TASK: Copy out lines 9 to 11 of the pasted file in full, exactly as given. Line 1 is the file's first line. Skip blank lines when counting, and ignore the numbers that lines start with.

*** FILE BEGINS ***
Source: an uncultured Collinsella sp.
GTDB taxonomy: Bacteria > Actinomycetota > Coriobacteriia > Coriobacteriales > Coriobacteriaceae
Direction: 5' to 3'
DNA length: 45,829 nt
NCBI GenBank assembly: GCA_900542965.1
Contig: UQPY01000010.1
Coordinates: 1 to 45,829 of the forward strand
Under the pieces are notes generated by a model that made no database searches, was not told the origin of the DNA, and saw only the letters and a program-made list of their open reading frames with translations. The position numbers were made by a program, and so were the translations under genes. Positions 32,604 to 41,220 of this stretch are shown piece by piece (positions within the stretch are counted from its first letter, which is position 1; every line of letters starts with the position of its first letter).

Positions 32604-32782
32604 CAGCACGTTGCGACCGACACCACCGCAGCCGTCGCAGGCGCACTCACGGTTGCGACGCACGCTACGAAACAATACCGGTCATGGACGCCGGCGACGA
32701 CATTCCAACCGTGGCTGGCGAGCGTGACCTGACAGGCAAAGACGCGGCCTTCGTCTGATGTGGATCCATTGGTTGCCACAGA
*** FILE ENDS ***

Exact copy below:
Positions 32604-32782
32604 CAGCACGTTGCGACCGACACCACCGCAGCCGTCGCAGGCGCACTCACGGTTGCGACGCACGCTACGAAACAATACCGGTCATGGACGCCGGCGACGA
32701 CATTCCAACCGTGGCTGGCGAGCGTGACCTGACAGGCAAAGACGCGGCCTTCGTCTGATGTGGATCCATTGGTTGCCACAGA